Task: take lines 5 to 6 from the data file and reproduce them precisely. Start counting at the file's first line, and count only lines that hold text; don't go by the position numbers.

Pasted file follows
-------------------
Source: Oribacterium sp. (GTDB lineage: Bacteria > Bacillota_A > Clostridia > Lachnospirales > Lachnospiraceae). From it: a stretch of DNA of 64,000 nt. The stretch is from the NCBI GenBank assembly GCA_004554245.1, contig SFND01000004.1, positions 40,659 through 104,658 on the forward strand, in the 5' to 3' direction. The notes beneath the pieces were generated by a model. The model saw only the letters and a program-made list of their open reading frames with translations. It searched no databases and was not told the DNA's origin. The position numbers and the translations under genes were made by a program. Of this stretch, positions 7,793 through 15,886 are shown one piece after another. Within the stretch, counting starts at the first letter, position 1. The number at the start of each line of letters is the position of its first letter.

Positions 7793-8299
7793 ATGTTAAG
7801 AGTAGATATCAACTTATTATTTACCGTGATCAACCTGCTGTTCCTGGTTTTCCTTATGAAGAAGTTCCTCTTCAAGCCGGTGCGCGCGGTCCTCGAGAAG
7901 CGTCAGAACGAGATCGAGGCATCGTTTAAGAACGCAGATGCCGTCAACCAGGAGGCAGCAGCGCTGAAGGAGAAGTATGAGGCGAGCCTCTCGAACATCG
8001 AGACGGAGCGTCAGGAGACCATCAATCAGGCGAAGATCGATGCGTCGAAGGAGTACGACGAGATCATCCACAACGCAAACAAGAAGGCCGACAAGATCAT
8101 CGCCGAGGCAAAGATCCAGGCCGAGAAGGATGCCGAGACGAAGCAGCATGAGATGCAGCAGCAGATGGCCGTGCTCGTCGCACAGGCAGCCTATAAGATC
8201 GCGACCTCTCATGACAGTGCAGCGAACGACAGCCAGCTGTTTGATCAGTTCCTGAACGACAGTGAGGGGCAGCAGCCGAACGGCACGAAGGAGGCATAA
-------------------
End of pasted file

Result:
7901 CGTCAGAACGAGATCGAGGCATCGTTTAAGAACGCAGATGCCGTCAACCAGGAGGCAGCAGCGCTGAAGGAGAAGTATGAGGCGAGCCTCTCGAACATCG
8001 AGACGGAGCGTCAGGAGACCATCAATCAGGCGAAGATCGATGCGTCGAAGGAGTACGACGAGATCATCCACAACGCAAACAAGAAGGCCGACAAGATCAT